Let $\mathcal{T} \subset [0, \infty)$. A $\textbf{stochastic process}$ is a family of random variables $\{ X_t \}_{t \in \mathcal{T}}$, indexed by $\mathcal{T}$, defined on the probability space $(\Omega, \mathcal{F}, \mathcal{P})$.

If $\mathcal{T} = \mathbb{N}$ (or $\mathcal{T} = \mathbb{N}_0$), we call $\{ X_t \}_{t \in \mathcal{T}}$ a $\textbf{discrete-time process}$. For $\mathcal{T} = [0, \infty)$, we call $\{ X_t \}_{t \in \mathcal{T}}$ a $\textbf{continuous-time process}$.

For example, if $\mathcal{T}$ is a singleton set, like $\mathcal{T} = \{ 1 \}$, then $\{ X_t \}_{t \in \mathcal{T}} = X_1$ is just a single random variable.

We are now ready to tackle the distinction between the probability measure $\mathcal{P}$ and the probability distribution $f_X$ of a random variable $X$. The key is that $\mathcal{P} : \mathcal{F} \to [0, 1]$, and does not vary in time. However, $X : \Omega \to \mathbb{R}^n$ (in other words, $\Omega$ maps sample points to $\mathbb{R}^n$, while $\mathcal{P}$ maps measurable sets to $[0, 1]$) and thus $f_X : \mathbb{R}^n \to [0, 1]$.

Keeping track of the domain and ranges of these functions helps one figure out what $\mathcal{P}, f_X$ are.

We now consider an example.

Recognizing that although we usually identify $t$ as time, mathematically it serves as a placeholder, so we can associate it with very different random variables. In the simplest case, we take $\mathcal{T}$ to be a singleton set $\{ 1 \}$, so $\{ X_t \}_{t \in \mathcal{T}} = X_1$ is just a random variable.

Using the example from Wikipedia, we consider this discrete-time stochastic process and consider a group of people $G$. Let the random variable $X$ map each person to his or her height (i.e. $\in \mathbb{R}$). The probability density function (notice that although it is a discrete-time process, the random variable, height, is continuous) $f_X$ needs to be integrated to find the probability: \begin{equation} \mathcal{P}[a \leq X \leq b] = \int_a^b \, f_X(x) \, \mathrm{d} x. \end{equation}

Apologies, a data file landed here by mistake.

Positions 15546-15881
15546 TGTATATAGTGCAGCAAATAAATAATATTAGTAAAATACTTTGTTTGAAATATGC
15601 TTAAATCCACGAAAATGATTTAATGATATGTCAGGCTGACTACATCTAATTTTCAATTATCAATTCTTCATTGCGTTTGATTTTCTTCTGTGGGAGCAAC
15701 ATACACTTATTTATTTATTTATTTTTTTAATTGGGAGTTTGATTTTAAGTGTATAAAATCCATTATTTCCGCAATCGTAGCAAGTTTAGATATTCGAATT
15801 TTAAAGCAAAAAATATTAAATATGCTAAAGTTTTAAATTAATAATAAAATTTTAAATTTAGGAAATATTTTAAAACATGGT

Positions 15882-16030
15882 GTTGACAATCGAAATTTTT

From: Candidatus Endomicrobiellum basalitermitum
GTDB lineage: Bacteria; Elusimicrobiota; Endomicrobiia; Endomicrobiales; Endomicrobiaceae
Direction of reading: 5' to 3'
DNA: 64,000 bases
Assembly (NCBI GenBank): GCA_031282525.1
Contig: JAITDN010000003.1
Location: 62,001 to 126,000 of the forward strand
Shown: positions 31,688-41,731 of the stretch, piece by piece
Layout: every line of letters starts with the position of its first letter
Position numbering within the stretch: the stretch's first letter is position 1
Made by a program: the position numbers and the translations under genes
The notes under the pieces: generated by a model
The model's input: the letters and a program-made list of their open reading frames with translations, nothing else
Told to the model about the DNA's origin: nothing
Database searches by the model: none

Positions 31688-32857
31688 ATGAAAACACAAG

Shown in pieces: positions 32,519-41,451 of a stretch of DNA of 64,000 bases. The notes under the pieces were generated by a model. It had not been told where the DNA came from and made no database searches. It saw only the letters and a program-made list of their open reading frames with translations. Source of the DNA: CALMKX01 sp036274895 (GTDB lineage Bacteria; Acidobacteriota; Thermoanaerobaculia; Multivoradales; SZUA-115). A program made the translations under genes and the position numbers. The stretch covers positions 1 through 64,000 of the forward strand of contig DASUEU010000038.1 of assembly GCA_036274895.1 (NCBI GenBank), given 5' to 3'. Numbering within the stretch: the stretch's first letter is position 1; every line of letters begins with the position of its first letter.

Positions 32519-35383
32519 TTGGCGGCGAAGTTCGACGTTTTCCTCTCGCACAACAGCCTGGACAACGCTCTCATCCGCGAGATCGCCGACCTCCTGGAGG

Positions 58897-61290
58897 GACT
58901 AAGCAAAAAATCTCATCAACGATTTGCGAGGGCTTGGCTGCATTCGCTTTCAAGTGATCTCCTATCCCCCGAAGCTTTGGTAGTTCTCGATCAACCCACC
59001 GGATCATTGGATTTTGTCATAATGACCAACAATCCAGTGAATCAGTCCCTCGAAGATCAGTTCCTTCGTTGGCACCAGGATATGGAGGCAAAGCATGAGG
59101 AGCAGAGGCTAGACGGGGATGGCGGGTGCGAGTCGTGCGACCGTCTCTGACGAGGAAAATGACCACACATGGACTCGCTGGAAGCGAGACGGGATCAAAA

Here, the key is that $\mathcal{P}$, the probability measure, gives the probability of any (measurable) set, but the distribution $f_X$, when graphed, plots the values of the random variable; namely, the heights (x-axis) and the probability density of people in the group $G$ having that height (y-axis).

To see this for a continuous-time stochastic process, we use the example from Kozdron's notes:

Consider a probability space $(\Omega, \mathcal{F}, \mathcal{P})$, and let $Z$ be a random variable with ($\mathcal{P}(Z = 1)$ means $\mathcal{P}\{\omega \in \Omega \mid Z(\omega) = 1\}$) $\mathcal{P} (Z = 1) = \mathcal{P} (Z = -1) = \frac{1}{2}$. Define the continuous time stochastic process $X = \{ X_t, t \geq 0 \}$ by: \begin{equation} X_t(\omega) = Z(\omega) \sin t \qquad \mbox{for all} \quad t \geq 0. \end{equation}

If we fix $t$, $X(t, \cdot) : \Omega \to \mathbb{R}$ is the random variable $X_t$ which has the following distribution: \begin{equation} \mathcal{P}(X_t = \sin t) = \mathcal{P}(X_t = - \sin t) = \frac{1}{2}. \end{equation}

If we fix $\omega$, $X(\cdot, \omega) : [0, \infty) \to \mathbb{R}$ describes a sample path of $X$ at $\omega$. In this case, there are two possible trajectories, each occurring with probability $\frac{1}{2}$:

Case 1: $Z(\omega) = 1$ The trajectory is $t \to \sin t$.

Case 2: $Z(\omega) = -1$ The trajectory is $t \to - \sin t$.

Notice how $\mathcal{P}$ is fixed, since we are still in the probability space $(\Omega, \mathcal{F}, \mathcal{P})$.

Namely, we see that random variables have different probability functions (also called probability distributions) as time progresses if and only if the random variables that characterize the stochastic process are time-dependent.

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    $\begingroup$ THANK YOU! Your explanation here is exactly what I was looking for. The examples are especially helpful. $\endgroup$ – Idempotent Sep 27 '19 at 14:27